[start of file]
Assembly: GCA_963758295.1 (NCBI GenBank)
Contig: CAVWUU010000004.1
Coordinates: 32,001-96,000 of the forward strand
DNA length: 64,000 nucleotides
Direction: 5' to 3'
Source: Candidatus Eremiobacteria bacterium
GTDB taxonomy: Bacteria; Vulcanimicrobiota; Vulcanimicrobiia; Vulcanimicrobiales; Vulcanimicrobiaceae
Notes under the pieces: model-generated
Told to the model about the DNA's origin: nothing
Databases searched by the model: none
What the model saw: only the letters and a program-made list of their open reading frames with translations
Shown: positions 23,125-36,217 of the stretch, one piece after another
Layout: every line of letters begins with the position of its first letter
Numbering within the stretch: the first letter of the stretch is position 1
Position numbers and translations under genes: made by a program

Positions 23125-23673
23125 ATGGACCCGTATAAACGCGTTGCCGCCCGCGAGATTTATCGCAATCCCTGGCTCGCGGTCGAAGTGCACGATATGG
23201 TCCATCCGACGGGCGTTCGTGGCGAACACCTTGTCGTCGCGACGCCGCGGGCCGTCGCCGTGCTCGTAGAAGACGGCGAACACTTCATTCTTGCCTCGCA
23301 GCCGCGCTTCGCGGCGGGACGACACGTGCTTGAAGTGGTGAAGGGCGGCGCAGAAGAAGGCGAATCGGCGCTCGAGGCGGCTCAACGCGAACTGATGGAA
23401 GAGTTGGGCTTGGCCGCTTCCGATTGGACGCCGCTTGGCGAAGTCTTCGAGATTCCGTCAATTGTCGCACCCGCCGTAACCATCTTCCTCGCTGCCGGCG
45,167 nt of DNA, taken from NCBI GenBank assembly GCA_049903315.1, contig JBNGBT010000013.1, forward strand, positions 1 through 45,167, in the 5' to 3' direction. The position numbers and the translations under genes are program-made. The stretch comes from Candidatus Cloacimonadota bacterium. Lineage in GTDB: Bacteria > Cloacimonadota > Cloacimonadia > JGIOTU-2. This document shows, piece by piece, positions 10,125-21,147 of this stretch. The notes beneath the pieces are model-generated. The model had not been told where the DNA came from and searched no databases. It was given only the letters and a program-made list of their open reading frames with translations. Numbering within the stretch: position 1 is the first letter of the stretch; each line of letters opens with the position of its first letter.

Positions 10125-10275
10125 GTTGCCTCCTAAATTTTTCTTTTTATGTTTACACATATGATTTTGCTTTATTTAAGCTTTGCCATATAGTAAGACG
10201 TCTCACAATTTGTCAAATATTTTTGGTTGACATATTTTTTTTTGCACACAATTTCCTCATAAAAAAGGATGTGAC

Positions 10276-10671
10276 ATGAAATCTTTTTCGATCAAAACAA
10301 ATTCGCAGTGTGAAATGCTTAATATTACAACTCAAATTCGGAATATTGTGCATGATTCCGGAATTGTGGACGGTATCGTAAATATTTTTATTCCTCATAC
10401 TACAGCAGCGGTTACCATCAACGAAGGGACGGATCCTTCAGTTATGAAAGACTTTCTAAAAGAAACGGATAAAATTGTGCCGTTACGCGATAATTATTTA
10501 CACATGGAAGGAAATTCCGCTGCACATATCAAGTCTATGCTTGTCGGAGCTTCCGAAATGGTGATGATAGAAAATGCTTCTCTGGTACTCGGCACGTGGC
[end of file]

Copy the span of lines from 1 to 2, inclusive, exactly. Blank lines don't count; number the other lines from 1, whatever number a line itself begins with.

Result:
Assembly: GCA_963758295.1 (NCBI GenBank)
Contig: CAVWUU010000004.1